Parkinson’s disease; PET; Sleep
An Alzheimer’s fMRI study has motivated us to evaluate inter-regional correlations during rest between groups. We apply generalized estimating equation (GEE) models to test for differences in regional correlations across groups. Both the GEE marginal model and GEE transition model are evaluated and compared to the standard pooling Fisher-z approach using simulation studies. Standard errors of all methods are estimated both theoretically (model-based) and empirically (bootstrap). Of all the methods, we find that the transition models have the best statistical properties. Overall, the model-based standard errors and bootstrap standard errors perform about the same. We also demonstrate the methods with a functional connectivity study in a healthy cognitively normal population of ApoE4+ participants and ApoE4− participants who are recruited from the Adult Children’s Study conducted at the Washington University Knight Alzheimer’s Disease Research Center.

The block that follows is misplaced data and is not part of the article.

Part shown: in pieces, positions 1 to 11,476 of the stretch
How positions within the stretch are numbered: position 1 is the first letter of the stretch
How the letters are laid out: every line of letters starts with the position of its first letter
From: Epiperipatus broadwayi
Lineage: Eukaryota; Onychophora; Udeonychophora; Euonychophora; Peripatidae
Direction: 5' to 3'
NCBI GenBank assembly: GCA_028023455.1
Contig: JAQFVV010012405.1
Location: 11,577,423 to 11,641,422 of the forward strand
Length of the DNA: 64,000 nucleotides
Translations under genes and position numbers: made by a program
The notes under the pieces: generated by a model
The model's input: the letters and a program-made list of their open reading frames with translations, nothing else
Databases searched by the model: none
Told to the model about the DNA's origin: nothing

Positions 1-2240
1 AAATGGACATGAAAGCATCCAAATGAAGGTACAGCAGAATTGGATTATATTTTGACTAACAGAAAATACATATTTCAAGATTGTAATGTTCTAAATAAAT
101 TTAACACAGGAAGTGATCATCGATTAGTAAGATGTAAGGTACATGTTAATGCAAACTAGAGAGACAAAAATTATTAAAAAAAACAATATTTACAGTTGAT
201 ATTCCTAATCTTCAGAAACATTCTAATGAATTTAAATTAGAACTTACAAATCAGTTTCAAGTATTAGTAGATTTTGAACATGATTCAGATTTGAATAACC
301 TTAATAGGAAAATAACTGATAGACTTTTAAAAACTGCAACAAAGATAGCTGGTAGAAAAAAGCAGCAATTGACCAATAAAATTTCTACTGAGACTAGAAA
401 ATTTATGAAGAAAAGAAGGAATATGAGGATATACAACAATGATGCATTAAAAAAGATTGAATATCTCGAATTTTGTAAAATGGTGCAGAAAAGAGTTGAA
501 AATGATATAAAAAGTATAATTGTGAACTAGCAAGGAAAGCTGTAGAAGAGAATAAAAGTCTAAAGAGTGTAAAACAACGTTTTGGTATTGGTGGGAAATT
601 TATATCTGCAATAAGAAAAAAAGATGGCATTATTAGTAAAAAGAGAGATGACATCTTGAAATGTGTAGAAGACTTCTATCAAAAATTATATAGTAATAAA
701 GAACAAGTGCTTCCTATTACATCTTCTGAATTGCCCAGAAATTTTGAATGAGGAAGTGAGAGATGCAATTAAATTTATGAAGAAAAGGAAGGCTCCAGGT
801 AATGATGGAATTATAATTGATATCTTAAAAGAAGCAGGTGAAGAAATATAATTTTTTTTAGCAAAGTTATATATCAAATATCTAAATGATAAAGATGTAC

resting-state fMRI; time-series; temporal dependence; brain regional correlations; functional connectivity
Adaptive false discovery rate (FDR) procedures, which offer greater power than the original FDR procedure of Benjamini and Hochberg, are often applied to statistical maps of the brain. When a large proportion of the null hypotheses are false, as in the case of widespread effects such as cortical thinning throughout much of the brain, adaptive FDR methods can surprisingly reject more null hypotheses than not accounting for multiple testing at all— i.e., using uncorrected p-values. A straightforward mathematical argument is presented to explain why this can occur with the q-value method of Storey and colleagues, and a simulation study shows that it can also occur, to a lesser extent, with a two-stage FDR procedure due to Benjamini and colleagues. We demonstrate the phenomenon with reference to a published data set documenting cortical thinning in attention deficit/hyperactivity disorder. The paper concludes with recommendations for how to proceed when adaptive FDR results of this kind are encountered in practice.
adjusted p-values; attention deficit/hyperactivity disorder; cortical thickness; false discovery rate; multiple testing; q-values